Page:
A Japanese city activated its emergency broadcast system Monday not for a missile alert, but for a warning about the country's deadliest delicacy. Emergency system loudspeakers in Gamagori, central Japan, warned residents that a supermarket had sold packages of fugu without removing the liver, one of the deadliest parts of the notorious fish, SBS reports. The livers, ovaries, and skin of the fugu, or blowfish, contain tetrodotoxin, a nerve poison that authorities say can cause a "rapid and violent" death after a single bite, reports the BBC. Incorrectly prepared fugu kills several people in Japan every year.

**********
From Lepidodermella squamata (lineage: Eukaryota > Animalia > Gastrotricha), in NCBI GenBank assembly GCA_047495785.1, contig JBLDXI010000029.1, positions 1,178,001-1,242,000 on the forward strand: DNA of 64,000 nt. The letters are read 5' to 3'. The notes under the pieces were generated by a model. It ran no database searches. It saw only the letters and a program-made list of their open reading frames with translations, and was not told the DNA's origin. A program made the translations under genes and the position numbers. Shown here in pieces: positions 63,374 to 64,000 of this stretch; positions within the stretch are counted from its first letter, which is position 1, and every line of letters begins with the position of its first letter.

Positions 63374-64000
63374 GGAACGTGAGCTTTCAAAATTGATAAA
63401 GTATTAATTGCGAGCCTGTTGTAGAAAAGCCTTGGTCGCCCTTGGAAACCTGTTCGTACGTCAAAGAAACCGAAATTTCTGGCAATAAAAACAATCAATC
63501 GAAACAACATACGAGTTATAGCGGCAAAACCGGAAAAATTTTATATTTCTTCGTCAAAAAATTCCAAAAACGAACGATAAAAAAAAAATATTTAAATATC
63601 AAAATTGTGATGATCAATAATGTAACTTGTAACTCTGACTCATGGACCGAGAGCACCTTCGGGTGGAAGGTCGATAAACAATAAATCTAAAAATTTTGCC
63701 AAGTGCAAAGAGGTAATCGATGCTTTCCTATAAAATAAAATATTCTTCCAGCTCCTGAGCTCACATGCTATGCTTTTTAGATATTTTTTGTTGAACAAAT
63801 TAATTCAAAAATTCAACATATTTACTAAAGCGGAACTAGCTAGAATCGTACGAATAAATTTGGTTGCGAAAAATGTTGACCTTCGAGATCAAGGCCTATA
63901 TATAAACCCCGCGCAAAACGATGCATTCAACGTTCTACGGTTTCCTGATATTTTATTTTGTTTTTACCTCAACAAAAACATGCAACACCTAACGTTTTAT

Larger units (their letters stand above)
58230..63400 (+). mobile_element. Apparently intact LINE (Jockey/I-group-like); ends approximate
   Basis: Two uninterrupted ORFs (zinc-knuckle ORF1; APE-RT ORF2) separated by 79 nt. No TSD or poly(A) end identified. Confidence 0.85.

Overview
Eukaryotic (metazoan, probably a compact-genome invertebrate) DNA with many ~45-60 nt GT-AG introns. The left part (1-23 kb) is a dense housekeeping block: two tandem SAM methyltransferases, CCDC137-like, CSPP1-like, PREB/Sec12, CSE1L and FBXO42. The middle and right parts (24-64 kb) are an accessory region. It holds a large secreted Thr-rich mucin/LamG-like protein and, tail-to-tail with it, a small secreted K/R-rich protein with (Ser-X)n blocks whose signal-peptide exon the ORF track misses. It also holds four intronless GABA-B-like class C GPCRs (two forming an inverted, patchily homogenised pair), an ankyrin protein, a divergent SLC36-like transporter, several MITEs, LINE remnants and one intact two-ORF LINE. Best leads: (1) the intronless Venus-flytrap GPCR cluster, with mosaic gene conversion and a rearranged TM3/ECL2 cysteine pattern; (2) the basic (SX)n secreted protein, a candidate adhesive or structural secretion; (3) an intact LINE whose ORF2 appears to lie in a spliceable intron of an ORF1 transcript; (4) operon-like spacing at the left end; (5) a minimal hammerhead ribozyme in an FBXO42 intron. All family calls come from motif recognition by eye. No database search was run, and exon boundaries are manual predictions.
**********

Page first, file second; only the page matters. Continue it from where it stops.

Regional heath officials say the supermarket sold five packages of assorted fugu meat, all of which could have been contaminated by the liver, the AP reports. Asahi Shimbun reports that after the emergency broadcast, which urged citizens who had bought the packages to return them to the Super Tatsuya supermarket, all five packages were accounted for. Four were returned unopened and the supermarket president says it was contacted by a fifth person who had consumed the fugu but had suffered no ill effects. "I'm very sorry," says the supermarket president, who has promised not to sell fugu again. (In a previous incident, seven people were sickened when an unauthorized chef served fugu testicles.)